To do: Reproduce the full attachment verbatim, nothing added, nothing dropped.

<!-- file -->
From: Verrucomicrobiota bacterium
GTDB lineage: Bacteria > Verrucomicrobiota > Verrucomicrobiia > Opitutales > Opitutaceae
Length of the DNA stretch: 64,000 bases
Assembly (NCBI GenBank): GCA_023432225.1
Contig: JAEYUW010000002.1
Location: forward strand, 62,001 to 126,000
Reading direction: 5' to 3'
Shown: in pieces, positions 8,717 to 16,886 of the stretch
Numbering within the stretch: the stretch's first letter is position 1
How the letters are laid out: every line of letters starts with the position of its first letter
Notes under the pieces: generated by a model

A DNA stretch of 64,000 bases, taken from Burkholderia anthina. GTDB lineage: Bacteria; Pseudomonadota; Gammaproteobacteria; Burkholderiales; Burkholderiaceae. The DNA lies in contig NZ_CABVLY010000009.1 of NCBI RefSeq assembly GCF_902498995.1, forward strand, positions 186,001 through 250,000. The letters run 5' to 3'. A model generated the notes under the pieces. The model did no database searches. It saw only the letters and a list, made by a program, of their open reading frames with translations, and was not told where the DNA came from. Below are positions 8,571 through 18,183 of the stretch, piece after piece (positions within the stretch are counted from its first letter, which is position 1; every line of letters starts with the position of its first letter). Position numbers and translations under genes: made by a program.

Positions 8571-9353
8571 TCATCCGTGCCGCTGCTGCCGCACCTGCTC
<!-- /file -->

From: Verrucomicrobiota bacterium
GTDB lineage: Bacteria > Verrucomicrobiota > Verrucomicrobiia > Opitutales > Opitutaceae
Length of the DNA stretch: 64,000 bases
Assembly (NCBI GenBank): GCA_023432225.1
Contig: JAEYUW010000002.1
Location: forward strand, 62,001 to 126,000
Reading direction: 5' to 3'
Shown: in pieces, positions 8,717 to 16,886 of the stretch
Numbering within the stretch: the stretch's first letter is position 1
How the letters are laid out: every line of letters starts with the position of its first letter
Notes under the pieces: generated by a model

A DNA stretch of 64,000 bases, taken from Burkholderia anthina. GTDB lineage: Bacteria; Pseudomonadota; Gammaproteobacteria; Burkholderiales; Burkholderiaceae. The DNA lies in contig NZ_CABVLY010000009.1 of NCBI RefSeq assembly GCF_902498995.1, forward strand, positions 186,001 through 250,000. The letters run 5' to 3'. A model generated the notes under the pieces. The model did no database searches. It saw only the letters and a list, made by a program, of their open reading frames with translations, and was not told where the DNA came from. Below are positions 8,571 through 18,183 of the stretch, piece after piece (positions within the stretch are counted from its first letter, which is position 1; every line of letters starts with the position of its first letter). Position numbers and translations under genes: made by a program.

Positions 8571-9353
8571 TCATCCGTGCCGCTGCTGCCGCACCTGCTC